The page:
29. Plaintiff’s Social Security check should have been (before the levy) $1,964.20 per month. Plaintiff is now receiving $704.20.  This amount falls below the exempted amounts of $800 (or $1,200 including dependant child) allowed under a standard levy.
  30. In addition, the levied amount of $1,260 ($1,964.20 minus $704.20) violates the 15% limit under the Treasury Offset Program (TOP) section 6331(h). Regardless of what argument Defendant uses to define the nature of the levy, the United States cannot prevail on its claim because the amount being levied is unauthorized under any type of levy.
  31. It should also be noted that the Notice of Levy of March 19, 2007 does not define on the form what type of levy it is. It makes no specific mention of section 6331(a) or (h).
  32. Defendant used various terms: “standard levy”, “one-time levies”, “continuing levies”, “non-continuing levies.” As far as Plaintiff is concerned, there is only one type of levy being enforced on Plaintiff: an unauthorized levy.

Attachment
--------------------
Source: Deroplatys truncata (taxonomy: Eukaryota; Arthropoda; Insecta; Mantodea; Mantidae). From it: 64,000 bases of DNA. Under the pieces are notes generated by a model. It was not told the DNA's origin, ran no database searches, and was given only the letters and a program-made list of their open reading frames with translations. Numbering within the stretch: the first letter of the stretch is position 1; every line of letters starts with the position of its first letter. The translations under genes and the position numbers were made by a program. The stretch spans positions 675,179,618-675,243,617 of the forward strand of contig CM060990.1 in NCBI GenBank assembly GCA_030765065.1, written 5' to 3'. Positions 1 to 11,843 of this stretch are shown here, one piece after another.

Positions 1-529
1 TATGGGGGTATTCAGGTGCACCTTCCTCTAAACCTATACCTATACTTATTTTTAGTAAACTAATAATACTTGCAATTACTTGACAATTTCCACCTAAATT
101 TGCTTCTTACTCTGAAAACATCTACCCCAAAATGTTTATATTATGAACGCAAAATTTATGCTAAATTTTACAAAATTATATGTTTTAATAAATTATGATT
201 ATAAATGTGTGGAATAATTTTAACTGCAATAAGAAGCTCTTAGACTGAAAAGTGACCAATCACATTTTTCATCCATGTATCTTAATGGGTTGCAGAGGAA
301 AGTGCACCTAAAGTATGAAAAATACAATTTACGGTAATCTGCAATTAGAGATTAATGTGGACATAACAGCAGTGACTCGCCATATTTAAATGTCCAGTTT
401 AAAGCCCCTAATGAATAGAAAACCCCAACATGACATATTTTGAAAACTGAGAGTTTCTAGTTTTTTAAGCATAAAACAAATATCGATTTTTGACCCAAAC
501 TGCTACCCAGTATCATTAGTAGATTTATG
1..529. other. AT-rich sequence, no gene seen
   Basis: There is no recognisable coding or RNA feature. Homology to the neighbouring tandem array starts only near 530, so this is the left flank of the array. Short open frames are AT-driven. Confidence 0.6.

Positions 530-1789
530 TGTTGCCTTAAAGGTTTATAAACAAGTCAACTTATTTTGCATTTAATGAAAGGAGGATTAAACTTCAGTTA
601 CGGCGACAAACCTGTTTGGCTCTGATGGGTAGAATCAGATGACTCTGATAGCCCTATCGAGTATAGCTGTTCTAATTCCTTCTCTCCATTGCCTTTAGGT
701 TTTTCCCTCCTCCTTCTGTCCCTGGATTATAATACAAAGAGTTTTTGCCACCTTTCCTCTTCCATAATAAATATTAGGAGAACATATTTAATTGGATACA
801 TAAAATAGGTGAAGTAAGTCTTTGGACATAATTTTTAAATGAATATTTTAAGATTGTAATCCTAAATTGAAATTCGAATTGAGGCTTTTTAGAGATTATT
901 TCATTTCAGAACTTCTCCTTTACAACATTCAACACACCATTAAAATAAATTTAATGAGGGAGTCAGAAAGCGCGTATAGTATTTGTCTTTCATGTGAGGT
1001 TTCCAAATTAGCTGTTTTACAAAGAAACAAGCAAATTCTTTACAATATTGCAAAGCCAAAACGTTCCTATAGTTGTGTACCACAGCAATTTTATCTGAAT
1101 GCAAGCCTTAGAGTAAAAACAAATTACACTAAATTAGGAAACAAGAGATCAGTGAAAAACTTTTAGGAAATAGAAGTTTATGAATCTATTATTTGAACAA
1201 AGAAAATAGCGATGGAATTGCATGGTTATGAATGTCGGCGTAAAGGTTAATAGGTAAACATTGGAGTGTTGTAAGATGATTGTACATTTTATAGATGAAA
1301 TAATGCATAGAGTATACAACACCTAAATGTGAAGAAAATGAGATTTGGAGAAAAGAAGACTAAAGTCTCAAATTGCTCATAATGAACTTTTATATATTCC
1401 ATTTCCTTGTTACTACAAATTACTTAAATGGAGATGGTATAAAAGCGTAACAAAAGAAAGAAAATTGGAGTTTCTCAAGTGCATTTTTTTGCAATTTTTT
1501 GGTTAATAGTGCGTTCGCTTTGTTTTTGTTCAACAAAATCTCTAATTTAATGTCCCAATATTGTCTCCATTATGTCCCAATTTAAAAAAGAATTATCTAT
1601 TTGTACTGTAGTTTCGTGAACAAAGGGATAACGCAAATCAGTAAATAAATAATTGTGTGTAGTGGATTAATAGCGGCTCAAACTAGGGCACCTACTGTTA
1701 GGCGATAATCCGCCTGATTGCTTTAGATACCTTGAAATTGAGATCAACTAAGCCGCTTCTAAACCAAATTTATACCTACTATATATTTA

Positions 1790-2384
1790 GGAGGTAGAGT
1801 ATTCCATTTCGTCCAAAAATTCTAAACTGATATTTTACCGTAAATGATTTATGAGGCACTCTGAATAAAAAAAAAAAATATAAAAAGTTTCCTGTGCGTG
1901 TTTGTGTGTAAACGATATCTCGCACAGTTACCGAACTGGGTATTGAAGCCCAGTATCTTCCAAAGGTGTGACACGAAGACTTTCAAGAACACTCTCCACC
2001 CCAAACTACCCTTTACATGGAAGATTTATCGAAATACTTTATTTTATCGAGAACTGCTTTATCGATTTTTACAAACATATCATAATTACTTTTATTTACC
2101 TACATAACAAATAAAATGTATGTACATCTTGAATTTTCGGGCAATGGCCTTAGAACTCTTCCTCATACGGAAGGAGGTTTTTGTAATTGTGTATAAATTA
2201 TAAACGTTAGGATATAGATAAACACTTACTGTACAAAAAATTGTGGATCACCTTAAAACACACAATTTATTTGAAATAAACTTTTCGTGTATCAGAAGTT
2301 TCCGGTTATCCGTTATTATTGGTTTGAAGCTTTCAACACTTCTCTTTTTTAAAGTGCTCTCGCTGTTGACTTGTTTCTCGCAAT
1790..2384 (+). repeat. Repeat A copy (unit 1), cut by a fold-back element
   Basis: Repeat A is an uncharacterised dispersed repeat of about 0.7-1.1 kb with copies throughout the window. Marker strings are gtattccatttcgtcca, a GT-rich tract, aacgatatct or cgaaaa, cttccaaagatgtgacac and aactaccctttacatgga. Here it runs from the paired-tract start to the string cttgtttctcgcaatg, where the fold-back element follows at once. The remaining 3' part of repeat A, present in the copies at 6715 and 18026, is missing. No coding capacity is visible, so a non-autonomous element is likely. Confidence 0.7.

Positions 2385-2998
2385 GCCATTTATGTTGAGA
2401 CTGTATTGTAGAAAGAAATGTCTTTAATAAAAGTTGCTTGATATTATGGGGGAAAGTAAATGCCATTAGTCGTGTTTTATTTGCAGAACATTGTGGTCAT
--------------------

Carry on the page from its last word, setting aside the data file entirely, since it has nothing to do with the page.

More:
33. Once again, the IRS is pursuing unauthorized collection measures. This Court must grant Plaintiff’s injunction to end this unauthorized and illegal levy.

    IV. Plaintiff is suffering irreparable harm
  34. As has been proven, the levy against Plaintiff’s Social Security earnings is being done against what the law requires. In the Complaint filed with the Court and the attached Affidavit, Plaintiff has outlined some of the harm suffered by him due to the actions taken by the IRS.
  35. The illegal collection measures taken against Plaintiff – including the garnishment of his pay check, some of his investments, and a large percentage of his Social Security retirement benefit – caused severe and unnecessary financial hardship to Plaintiff and his handicapped son. They were denied some necessities of life, had to incur debt and not pay bills. Plaintiff lost use of his money and experienced immense costs and expended a vast amount of time and resources in contesting these invalid levies. 
  36. It is disrespectful – to say the least – for Defendant to levy Plaintiff’s money against the law then ask Plaintiff for “evidence” or “to explain” why illegally taking money from him is harmful.
  37. As Plaintiff’s attached affidavit indicates, Plaintiff is the sole supporter of himself and his severely handicapped son. In addition to the costs of supporting his son, Plaintiff has had the added immense cost of this action that the Internal Revenue Service has forced him to pursue.